The first came when poor old Muhammed Ali was once again being placed in front of everyone as an “inspiration” to all athletes around the world. Now, without question Ali is a sporting legend and deserves all the accolades he receives, but isn’t it time to let him rest. The man is seriously seriously ill and to my mind it’s unfair on him to continually display him like a human mascot at every major global sporting event? Does the poor sod even have any idea where he is or what is going on?
The second came following the igniting the cauldron of fire at the hands of the living legacy of London 2012. To the ethereal accompaniment of Pink Floyd’s Eclipse, fireworks erupted around the Olympic Stadium and the Olympic Rings were shown suspended above the Earth. To my mind this was the absolute perfect place to call a halt to proceedings. And then we got Sir Paul McCartney…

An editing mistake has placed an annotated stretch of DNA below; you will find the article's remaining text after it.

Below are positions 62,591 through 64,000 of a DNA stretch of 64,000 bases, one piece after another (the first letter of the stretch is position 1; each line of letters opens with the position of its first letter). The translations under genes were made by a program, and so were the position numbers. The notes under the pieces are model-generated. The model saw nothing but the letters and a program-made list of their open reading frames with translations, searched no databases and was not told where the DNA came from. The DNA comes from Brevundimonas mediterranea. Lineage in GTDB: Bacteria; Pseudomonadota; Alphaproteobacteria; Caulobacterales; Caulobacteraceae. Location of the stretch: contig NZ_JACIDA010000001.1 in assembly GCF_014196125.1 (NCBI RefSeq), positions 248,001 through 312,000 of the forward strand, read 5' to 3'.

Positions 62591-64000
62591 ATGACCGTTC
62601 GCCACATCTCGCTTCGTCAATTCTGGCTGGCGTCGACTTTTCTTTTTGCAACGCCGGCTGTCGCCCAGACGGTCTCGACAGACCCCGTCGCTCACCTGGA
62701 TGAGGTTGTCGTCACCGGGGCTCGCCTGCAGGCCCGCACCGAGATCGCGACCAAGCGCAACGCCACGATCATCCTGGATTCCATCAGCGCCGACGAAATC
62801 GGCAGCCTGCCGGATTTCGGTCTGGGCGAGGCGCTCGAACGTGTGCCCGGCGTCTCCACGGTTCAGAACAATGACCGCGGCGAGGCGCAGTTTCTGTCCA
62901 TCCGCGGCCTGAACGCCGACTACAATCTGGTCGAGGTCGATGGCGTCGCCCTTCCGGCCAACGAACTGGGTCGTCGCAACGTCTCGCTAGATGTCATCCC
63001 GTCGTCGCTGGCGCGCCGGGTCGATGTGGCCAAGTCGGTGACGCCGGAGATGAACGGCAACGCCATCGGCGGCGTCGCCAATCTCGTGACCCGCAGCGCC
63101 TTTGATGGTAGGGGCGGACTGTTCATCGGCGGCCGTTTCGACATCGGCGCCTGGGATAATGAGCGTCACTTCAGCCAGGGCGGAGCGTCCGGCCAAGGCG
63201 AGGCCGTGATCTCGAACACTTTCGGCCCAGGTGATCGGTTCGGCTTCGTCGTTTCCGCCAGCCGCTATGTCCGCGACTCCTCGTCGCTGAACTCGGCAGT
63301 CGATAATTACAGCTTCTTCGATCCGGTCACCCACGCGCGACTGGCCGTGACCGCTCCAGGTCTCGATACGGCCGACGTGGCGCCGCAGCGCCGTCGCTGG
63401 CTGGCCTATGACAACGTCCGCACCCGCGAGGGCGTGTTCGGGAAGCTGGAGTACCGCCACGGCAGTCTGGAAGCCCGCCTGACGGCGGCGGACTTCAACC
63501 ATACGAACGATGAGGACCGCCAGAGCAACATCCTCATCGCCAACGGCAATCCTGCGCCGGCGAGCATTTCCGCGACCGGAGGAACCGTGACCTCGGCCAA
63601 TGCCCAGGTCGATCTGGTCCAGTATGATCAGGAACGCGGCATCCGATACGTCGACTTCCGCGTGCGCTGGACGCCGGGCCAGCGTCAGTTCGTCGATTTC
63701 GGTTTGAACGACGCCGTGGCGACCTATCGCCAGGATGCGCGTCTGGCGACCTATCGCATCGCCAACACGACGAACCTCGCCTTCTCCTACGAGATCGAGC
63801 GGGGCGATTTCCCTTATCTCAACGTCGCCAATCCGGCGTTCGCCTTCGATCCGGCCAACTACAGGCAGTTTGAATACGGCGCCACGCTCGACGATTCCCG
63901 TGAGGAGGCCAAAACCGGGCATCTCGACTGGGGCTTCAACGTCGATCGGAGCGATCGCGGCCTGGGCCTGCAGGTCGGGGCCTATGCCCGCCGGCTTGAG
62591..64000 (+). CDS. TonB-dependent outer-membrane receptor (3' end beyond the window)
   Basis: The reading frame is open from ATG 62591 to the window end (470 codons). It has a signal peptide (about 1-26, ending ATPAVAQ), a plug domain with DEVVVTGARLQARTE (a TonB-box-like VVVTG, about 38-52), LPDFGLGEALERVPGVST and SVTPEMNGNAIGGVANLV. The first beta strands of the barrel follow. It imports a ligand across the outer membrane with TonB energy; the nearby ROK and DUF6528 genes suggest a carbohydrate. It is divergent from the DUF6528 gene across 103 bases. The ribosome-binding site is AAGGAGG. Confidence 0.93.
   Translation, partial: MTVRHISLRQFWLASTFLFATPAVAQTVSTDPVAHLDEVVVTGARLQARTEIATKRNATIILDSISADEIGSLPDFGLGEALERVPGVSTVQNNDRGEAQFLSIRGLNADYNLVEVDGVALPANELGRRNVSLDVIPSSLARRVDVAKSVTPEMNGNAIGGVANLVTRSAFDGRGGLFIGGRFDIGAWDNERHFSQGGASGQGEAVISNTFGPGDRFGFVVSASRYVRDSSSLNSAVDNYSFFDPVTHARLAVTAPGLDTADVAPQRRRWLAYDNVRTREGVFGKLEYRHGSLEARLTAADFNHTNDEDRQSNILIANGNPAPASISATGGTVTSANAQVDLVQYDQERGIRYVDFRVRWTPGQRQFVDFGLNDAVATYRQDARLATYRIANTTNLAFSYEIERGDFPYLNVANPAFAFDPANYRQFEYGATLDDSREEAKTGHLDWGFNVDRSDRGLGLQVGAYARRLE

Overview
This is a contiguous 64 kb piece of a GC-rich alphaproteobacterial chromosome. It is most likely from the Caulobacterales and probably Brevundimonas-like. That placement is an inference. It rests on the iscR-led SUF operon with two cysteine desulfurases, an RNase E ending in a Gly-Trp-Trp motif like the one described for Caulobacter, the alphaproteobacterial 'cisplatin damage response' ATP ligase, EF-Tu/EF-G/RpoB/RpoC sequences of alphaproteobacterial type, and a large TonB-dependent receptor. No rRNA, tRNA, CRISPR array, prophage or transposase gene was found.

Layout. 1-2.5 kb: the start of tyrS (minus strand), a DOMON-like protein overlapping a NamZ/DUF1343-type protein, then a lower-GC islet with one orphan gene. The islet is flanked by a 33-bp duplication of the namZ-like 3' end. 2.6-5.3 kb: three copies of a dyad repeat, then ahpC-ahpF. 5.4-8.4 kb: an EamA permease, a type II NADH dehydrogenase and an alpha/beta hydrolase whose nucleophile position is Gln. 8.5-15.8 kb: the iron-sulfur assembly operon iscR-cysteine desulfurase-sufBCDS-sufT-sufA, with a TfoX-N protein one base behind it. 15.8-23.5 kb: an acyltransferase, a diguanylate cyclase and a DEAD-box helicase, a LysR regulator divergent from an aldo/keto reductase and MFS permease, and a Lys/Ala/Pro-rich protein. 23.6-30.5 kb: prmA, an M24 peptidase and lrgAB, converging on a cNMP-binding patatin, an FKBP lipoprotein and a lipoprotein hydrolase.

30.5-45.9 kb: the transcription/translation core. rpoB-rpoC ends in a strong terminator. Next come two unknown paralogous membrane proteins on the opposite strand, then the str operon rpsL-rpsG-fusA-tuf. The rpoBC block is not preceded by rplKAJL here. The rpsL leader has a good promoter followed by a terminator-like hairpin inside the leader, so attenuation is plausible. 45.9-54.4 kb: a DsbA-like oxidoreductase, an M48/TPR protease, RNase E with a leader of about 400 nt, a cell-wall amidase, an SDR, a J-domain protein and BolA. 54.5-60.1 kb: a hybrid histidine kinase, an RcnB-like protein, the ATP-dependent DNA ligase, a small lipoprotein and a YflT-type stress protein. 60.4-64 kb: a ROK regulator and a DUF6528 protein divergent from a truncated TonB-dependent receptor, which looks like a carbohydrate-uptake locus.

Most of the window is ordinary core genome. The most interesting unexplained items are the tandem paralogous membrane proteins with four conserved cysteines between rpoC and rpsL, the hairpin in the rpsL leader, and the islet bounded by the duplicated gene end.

The irritation at McCartney closing the proceedings was nothing to do with him not being my favourite Beatle (that accolade goes to John Lennon) or his age (as seems to have been the case with many other critics of his performance). It’s to do with a) being utterly superfluous, and b) his voice was bloody terrible. Is there a clause in Magna Carta that says he has to conclude every event of importance in the 21st century?
On application forms and the like I always put English as nationality. I was born in England and therefore I am English. But since the Isles of Wonder and the incredible success of Team GB I’m happy to declare myself as British for an unknown time.
Our revels now are ended.
These our actors,
As I foretold you, were all spirits and
Are melted into air, into thin air:
And, like the baseless fabric of this vision,
The cloud-capp’d towers, the gorgeous palaces,
The solemn temples, the great globe itself,
Yea, all which it inherit, shall dissolve
And, like this insubstantial pageant faded,
Leave not a rack behind.
We are such stuff
As dreams are made on, and our little life
Is rounded with a sleep.
The Tempest, William Shakespeare
For an in-depth look at the production of Isles of Wonder go to the the official Opening Ceremony Tumblr.